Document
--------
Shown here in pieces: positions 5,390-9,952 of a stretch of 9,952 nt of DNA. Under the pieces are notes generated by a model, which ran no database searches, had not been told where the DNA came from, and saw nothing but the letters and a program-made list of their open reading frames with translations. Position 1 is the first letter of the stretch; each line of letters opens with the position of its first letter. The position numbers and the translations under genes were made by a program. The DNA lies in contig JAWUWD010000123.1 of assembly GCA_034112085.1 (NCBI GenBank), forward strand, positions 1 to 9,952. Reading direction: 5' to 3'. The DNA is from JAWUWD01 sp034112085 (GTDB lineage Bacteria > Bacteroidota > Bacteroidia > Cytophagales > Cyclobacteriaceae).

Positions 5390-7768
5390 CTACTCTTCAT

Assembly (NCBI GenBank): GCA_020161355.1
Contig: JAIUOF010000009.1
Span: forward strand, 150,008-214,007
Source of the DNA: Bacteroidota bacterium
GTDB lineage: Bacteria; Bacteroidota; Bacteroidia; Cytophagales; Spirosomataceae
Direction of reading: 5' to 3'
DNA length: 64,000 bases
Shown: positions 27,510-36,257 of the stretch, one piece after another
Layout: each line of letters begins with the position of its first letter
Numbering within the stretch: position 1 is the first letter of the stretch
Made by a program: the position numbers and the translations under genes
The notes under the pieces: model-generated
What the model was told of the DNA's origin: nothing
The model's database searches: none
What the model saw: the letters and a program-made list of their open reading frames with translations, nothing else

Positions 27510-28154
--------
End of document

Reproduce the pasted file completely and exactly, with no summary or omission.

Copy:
Shown here in pieces: positions 5,390-9,952 of a stretch of 9,952 nt of DNA. Under the pieces are notes generated by a model, which ran no database searches, had not been told where the DNA came from, and saw nothing but the letters and a program-made list of their open reading frames with translations. Position 1 is the first letter of the stretch; each line of letters opens with the position of its first letter. The position numbers and the translations under genes were made by a program. The DNA lies in contig JAWUWD010000123.1 of assembly GCA_034112085.1 (NCBI GenBank), forward strand, positions 1 to 9,952. Reading direction: 5' to 3'. The DNA is from JAWUWD01 sp034112085 (GTDB lineage Bacteria > Bacteroidota > Bacteroidia > Cytophagales > Cyclobacteriaceae).

Positions 5390-7768
5390 CTACTCTTCAT

Assembly (NCBI GenBank): GCA_020161355.1
Contig: JAIUOF010000009.1
Span: forward strand, 150,008-214,007
Source of the DNA: Bacteroidota bacterium
GTDB lineage: Bacteria; Bacteroidota; Bacteroidia; Cytophagales; Spirosomataceae
Direction of reading: 5' to 3'
DNA length: 64,000 bases
Shown: positions 27,510-36,257 of the stretch, one piece after another
Layout: each line of letters begins with the position of its first letter
Numbering within the stretch: position 1 is the first letter of the stretch
Made by a program: the position numbers and the translations under genes
The notes under the pieces: model-generated
What the model was told of the DNA's origin: nothing
The model's database searches: none
What the model saw: the letters and a program-made list of their open reading frames with translations, nothing else

Positions 27510-28154